Tuesday, June 28, 2011

New 80m Maine Wind Map

Click on the images to enlarge.

In March 2011, the National Renewable Energy Laboratory published a new national wind resource assessment for winds at 80 meters above ground level, as well as new state-level 80 m wind maps.

Renewable Energy World
magazine celebrated this achievement with this article here.

This new assessment showed a good deal more wind energy generation capacity available at 80m and 100m, the new "standard" size for large scale wind turbines, including the popular American-made General Electric models.

The new map was drawn up on the basis of important new studies in wind shear by Dennis Elliot of NREL, among others. The national findings are similar to what we have been finding here in Maine when we measure the wind with taller anemometer towers.

Maine wind power development companies have probably known or at least guessed at this information for some time. They generally use two or three 60m or even 80m anemometer towers when scoping out a large-scale wind farm, and they have data from the anemometers on the turbines themselves once constructed, and so would have begun to know about the higher wind speeds and wind shears beginning in 2007/2008, after Mars Hill was constructed.

But wind power development companies don't like to give out anemometer results. If a competitor or a power purchaser knows the capacity factor of a given turbine or wind farm, they can closely estimate the costs of production, and underbid the development company for power.

A development company that develops a site with a high capacity factor, but then can keep that information secret, makes more money per unit, sometimes several more cents/KWh.

The information was not therefore publicly available until NREL released it this spring. I began to guess at this information a couple of years ago when the results of our own 60 meter tower study in Thorndike, Maine revealed unexpectedly high wind shears, and when the Beaver Ridge and Vinalhaven plants were brought online and turned out to create more sound nuisance than expected, and to produce more power than expected. Both of these are suggestive of high wind shear and higher wind speeds at turbine hub height than would be suggested based on the old 50 meter wind map. Discussions with the operators of Beaver Ridge and Vinalhaven supported the hypothesis.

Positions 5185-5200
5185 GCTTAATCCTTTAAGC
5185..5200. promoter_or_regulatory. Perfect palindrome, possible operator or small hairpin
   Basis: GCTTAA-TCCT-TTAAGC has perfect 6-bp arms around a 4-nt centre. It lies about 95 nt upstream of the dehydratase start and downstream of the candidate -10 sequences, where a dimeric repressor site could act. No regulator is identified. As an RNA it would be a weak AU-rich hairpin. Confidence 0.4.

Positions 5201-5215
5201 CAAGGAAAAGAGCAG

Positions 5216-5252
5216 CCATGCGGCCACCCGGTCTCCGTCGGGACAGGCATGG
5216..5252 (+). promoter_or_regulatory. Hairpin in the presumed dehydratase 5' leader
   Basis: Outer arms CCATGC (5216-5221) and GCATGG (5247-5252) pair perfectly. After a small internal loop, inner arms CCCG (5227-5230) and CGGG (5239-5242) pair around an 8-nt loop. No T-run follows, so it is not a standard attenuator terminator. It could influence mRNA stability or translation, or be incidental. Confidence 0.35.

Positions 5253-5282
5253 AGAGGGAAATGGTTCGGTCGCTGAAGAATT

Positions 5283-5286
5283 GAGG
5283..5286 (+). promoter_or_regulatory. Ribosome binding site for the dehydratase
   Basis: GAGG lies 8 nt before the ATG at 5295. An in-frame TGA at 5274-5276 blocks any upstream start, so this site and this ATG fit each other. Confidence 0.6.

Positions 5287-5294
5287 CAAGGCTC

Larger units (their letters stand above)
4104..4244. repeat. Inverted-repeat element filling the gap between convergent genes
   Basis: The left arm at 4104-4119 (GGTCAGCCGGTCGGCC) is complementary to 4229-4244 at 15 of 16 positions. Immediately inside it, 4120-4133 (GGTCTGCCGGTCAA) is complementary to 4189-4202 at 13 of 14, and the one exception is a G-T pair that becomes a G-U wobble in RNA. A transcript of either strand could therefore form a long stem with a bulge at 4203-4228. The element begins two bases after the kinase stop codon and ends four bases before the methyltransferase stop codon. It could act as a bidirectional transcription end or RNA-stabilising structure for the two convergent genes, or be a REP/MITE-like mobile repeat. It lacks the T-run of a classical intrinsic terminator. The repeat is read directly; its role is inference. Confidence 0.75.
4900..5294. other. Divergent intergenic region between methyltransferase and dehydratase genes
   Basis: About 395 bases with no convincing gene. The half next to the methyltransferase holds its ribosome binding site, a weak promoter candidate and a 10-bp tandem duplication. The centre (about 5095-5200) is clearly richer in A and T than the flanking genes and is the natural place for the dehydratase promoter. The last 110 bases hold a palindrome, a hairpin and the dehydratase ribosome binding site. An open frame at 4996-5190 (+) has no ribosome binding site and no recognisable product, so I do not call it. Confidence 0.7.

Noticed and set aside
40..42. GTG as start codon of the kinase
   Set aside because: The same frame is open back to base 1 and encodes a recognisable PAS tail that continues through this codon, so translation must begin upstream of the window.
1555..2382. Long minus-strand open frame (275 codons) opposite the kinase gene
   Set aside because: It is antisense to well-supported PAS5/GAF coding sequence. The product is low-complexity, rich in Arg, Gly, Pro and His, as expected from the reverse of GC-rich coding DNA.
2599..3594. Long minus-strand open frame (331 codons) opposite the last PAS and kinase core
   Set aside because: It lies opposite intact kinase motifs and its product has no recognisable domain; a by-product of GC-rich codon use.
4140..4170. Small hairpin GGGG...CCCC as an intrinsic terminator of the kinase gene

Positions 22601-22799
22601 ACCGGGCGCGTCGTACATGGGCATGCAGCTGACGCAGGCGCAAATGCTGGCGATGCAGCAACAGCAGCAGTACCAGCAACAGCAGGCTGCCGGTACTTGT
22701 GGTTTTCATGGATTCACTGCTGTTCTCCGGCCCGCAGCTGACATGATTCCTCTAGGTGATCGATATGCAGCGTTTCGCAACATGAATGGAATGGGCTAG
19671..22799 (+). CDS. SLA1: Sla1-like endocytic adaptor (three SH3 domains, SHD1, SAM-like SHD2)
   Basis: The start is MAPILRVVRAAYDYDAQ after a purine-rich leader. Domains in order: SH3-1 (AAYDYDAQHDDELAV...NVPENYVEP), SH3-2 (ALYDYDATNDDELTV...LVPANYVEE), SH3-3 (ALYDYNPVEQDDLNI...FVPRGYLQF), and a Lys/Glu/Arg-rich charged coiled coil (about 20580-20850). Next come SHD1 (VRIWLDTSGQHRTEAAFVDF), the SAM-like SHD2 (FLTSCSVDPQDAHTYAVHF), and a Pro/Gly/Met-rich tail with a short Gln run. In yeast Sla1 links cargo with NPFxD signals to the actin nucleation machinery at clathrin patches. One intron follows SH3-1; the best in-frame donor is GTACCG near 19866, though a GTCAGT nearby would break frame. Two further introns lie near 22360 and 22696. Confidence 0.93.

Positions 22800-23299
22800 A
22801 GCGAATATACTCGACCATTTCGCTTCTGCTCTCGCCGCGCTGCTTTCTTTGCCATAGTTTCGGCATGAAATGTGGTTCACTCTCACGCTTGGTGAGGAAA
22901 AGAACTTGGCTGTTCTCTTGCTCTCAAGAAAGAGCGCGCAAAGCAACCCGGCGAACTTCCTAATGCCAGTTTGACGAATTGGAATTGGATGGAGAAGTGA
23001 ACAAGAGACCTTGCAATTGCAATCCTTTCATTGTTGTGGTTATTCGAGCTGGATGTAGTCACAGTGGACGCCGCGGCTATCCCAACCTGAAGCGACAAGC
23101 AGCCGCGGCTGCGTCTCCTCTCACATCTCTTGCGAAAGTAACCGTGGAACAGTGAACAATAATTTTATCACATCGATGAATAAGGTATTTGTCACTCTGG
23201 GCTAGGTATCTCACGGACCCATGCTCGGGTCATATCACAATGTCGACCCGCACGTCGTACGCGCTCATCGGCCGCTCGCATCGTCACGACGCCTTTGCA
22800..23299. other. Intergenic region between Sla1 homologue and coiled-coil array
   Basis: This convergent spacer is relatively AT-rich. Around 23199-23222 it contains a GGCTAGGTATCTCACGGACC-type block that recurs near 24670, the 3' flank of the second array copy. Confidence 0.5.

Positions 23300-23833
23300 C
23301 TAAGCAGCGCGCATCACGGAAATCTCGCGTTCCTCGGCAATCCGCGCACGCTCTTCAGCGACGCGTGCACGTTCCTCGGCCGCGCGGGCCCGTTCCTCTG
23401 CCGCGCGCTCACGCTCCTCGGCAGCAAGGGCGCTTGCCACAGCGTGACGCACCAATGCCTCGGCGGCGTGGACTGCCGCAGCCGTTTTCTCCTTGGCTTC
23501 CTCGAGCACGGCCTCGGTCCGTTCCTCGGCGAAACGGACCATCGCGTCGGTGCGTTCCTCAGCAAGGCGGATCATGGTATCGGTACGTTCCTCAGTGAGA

The new NREL wind map is yet further confirmation.

This is good news for Maine's energy independence prospects, and bad news for Maine's anti-wind activist groups.

The important implications for Maine wind power include:

1) There's a lot more wind energy onshore in the state than previously thought, and wind turbines on favorable sites will be more profitable than previously thought.

However, wind power development companies have probably known this for some time.

All these being equal, it means that many sites would be profitable without the federal subsidies currently available. Were the subsidies to be removed, some Maine wind power development would likely still go ahead.

(All this explains the strong continued commercial interest in developing onshore wind power in the state, despite some public resistance. And remember, fossil fuels are also heavily subsidized, and protected from lawsuits and environmental regulation.)

2) Accessing this wind energy will require taller turbines, with associated difficulties in planning, transportation, and protecting viewsheds

3) Maine wind turbines will generally produce more noise than we would have expected a few years ago, because of the new wind shear estimates. Noise modeling for wind farms will have to be adjusted based on the new data

Here's the new resource assessment based on the new wind map:

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